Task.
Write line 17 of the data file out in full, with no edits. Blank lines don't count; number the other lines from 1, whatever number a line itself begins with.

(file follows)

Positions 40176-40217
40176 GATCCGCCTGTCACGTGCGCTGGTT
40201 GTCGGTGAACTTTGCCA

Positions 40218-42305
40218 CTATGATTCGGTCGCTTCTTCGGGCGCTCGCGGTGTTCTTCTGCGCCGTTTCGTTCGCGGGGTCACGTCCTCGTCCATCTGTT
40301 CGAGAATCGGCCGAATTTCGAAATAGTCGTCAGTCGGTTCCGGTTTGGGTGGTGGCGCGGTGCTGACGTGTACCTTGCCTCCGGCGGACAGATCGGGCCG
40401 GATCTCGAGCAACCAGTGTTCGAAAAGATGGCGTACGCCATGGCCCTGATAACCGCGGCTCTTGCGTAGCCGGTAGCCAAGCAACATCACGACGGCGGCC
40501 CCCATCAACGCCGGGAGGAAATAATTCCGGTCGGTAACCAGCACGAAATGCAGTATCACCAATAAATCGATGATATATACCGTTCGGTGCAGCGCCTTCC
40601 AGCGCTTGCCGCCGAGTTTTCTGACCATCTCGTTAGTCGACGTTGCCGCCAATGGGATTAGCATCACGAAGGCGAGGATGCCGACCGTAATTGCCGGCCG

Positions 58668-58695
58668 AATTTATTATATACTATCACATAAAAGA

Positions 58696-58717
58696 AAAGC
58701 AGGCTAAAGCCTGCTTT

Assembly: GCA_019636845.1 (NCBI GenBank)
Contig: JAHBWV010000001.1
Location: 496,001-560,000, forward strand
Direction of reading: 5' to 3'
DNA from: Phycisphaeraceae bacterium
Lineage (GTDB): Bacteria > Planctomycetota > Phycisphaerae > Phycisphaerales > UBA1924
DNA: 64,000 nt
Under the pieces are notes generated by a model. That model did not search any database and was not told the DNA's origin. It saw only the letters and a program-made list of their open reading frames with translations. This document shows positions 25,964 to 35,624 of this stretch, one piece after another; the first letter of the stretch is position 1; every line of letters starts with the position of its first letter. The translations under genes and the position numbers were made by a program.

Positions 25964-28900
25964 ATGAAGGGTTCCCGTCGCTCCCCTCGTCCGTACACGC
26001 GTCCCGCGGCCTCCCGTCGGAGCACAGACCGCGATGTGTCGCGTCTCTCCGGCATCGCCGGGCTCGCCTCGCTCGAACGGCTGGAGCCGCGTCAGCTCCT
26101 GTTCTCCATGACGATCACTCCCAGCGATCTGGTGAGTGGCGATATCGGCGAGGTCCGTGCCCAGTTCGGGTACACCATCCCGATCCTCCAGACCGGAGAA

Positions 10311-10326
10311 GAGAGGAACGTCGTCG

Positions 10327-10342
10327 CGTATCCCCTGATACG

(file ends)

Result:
Location: 496,001-560,000, forward strand